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Created by Ray MacDonald with 20+ years business enterprise technology success; including over 16 years in planning and I.T. leadership at Fortune 500 and dot.com companies.

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23-Aug-2015

Thoughts on IT Leadership

Business Value from Information Technology - Ray MacDonald

Enterprise Information Technology organizations are expected to more aggressively ensure value for the business.

The most important strategies:

  1. Enable a business to be agile and highly responsive to change
  2. Continually align IT spending with changing business needs and initiatives
  3. Ensure that the business enterprise utilizes IT capabilities 
  4. Control operating IT costs
  5. Be highly reliable
Commentary:

Control Operating Costs through Centralized Consolidation of sharable services.

Business enterprises with operations in various countries should have consolidated data centers to a "few" locations.  The legacy method of each country (or regional area) running as a division implementing its own data centers, applications, policies, staffing, and procedures has become redundant in many cases due to globalization of business practices and due to technology and service advances by telecommunications and other computing technologies such as Cloud services.  Current trends are well underway to complicate the technology support model through individual capabilities such as Bring Your Own Device (BYOD).  The consumerism of corporate IT services must get the greater attention, data centres combined with Cloud services should have a solid strategy already developed and being executed.

Infrastructure is a key to success, but is often undervalued and taken for granted:

The trend in the past decade or so to consolidate data centers and related IT services resulted in more demand on the corporate data network (WAN).  Involvement in Oracle's original consolidation of 65 global data centers to 4 required a complete architectural re-design of the enterprise wide-area network (WAN).  Governance, those responsible for such initiatives (data centre consolidation and/or the globalization of I.T. operations), must prepare the steering committees and those responsible for enterprise financial management that although there are cost savings resulting from centralized consolidated I.T. strategies, there are also increasing demands on the corporate nervous system (the data network).  Cloud services push the network even further.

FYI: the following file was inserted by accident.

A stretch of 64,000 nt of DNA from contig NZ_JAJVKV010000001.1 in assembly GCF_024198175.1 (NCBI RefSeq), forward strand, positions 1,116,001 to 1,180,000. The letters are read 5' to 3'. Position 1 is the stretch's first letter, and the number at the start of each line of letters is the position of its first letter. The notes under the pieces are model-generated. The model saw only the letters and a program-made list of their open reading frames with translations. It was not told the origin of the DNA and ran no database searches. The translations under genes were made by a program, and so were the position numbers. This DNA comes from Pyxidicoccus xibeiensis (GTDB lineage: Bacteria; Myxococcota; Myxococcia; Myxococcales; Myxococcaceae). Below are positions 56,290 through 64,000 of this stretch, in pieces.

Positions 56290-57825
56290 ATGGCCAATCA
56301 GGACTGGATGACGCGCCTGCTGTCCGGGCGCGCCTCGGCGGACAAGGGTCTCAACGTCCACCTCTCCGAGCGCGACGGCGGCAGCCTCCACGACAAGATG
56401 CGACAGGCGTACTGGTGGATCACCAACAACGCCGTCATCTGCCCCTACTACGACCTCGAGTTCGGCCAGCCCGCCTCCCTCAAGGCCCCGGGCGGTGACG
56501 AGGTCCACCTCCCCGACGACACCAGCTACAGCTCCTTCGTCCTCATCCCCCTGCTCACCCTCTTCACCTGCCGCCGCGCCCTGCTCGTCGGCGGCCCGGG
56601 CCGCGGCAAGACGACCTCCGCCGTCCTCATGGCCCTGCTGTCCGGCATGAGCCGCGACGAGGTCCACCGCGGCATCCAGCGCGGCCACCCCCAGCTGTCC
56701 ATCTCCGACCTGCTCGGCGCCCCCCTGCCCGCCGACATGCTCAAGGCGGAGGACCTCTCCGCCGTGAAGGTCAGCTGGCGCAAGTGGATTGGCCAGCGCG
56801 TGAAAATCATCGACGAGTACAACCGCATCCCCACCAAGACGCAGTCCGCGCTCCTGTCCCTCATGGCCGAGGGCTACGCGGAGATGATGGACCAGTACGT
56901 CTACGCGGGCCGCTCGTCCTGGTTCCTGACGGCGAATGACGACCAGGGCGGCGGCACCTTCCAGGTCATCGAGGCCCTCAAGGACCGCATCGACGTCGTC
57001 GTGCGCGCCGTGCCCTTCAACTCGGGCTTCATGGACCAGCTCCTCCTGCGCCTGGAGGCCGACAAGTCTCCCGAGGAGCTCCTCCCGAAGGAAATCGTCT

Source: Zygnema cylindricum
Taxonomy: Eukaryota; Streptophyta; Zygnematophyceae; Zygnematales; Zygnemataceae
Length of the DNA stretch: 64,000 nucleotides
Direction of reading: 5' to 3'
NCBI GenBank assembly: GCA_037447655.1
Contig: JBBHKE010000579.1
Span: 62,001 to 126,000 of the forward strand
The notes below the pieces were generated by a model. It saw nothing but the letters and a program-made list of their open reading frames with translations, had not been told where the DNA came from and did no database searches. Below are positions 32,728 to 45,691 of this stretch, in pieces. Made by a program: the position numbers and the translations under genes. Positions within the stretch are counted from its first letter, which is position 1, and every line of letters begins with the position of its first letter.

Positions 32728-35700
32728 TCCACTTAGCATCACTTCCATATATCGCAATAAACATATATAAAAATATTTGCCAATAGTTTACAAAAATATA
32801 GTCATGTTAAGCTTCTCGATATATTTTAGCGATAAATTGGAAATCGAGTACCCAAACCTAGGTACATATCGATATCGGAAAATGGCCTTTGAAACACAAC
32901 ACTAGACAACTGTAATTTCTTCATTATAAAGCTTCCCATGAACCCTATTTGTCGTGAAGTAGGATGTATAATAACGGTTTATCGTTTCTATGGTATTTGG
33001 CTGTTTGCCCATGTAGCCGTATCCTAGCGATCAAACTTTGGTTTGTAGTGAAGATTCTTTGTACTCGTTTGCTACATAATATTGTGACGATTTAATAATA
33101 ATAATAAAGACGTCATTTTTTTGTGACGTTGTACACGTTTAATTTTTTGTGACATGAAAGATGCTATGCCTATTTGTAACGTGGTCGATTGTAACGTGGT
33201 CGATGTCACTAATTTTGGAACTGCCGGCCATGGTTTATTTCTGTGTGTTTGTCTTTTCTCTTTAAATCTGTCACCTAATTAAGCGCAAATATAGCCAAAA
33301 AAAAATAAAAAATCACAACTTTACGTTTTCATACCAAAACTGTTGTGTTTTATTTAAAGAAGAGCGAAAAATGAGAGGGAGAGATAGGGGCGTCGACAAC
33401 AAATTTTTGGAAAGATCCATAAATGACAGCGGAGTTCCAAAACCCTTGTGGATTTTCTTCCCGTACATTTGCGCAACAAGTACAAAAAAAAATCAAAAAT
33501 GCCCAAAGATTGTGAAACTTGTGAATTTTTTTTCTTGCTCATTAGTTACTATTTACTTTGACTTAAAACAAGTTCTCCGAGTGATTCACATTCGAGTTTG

Today's data network services, as available from long-haul communication carriers, enable business enterprises to reduce globally located computing facilities.  A centralized implementation results in great efficiencies with regards to administration and maintenance of servers, data storage, security, personnel, and other physical facility infrastructure requirements.

Data Centre consolidation projects now have few technical constraints.

Non-technical constraints and vendor service availability are often more problematic -- they may be:

  • Location of centralized facility: can telecommunication carriers provide enough resilient bandwidth to the selected facility?  Is it in an area where there is easy access to vendor diversity as well as to a single-vendor's own infrastructure resiliency?  Is the "best" technology available for connectivity?  Shortcomings in these areas are notorious for causing problems with new facilities and escalating costs; some organizations do not involve I.T. in real estate selection.  The location must also be planned in accordance with the location of a secondary, or backup, facility depending on the redundancy specified in the planning and design. (according to disaster/recovery planning).
  • Security of facility: primarily referring to physical security.  This involves access, but also requires consideration of the likelihood of natural disasters, man-made disasters, and whether or not this facility will be a showcase (i.e. customer tours).
  • Risk: Risk assessment, planning, and mitigation must be done well.  Consolidated data centers inherently bring a higher risk that a service outage will have a greater effect on the enterprise.  However, centralized and consolidated data centers also typically provide higher service level capabilities for all enterprise applications to enjoy if planned accordingly. 

The most difficult problems to overcome for centralization are more people related:

  • Staffing
  • Governance
  • Management
  • Finance/Budgets (Cost Accounting)

Expansion on these issues next time...


GLOBAL DATA NETWORK PRODUCTS/SERVICES

specifically for your Global Business Enterprise (from archived Global Network Architecture pages)


INTERNATIONAL CARRIERS

AT&T

BT
C&W
Orange (formerly Equant)

Verizon (formerly MCI)
Sprint

PRODUCTS

Cisco Technologies
ControlWare network backup
Packeteer (acquired by Blue Coat)

Application Expert (acquired by Compuware)

VPN SUPPLIERS

Cisco
CheckPoint
SonicWALL (acquired RedCreek)
Avaya (acquired VPNet) 

OF INTEREST

The Pacific Telecommunications Council
Satelite Technology (site of the month - Flash)
Submarine Cables (site of the Month)

Great Submarine Cable Maps (Telegeography, Greg's)
Submarine Cable Museum (re-opening summer 2014)
Submarine Cable Maps

New 2014 map for your wall, or use their interactive map (wallpapers at bottom of their page)

Good Alcatel Global Map (another excellent wallpaper map)

Global SUNSET/SUNRISE Calculator!

 

 

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Copyright 2015 Ray MacDonald
Last modified: 08/23/15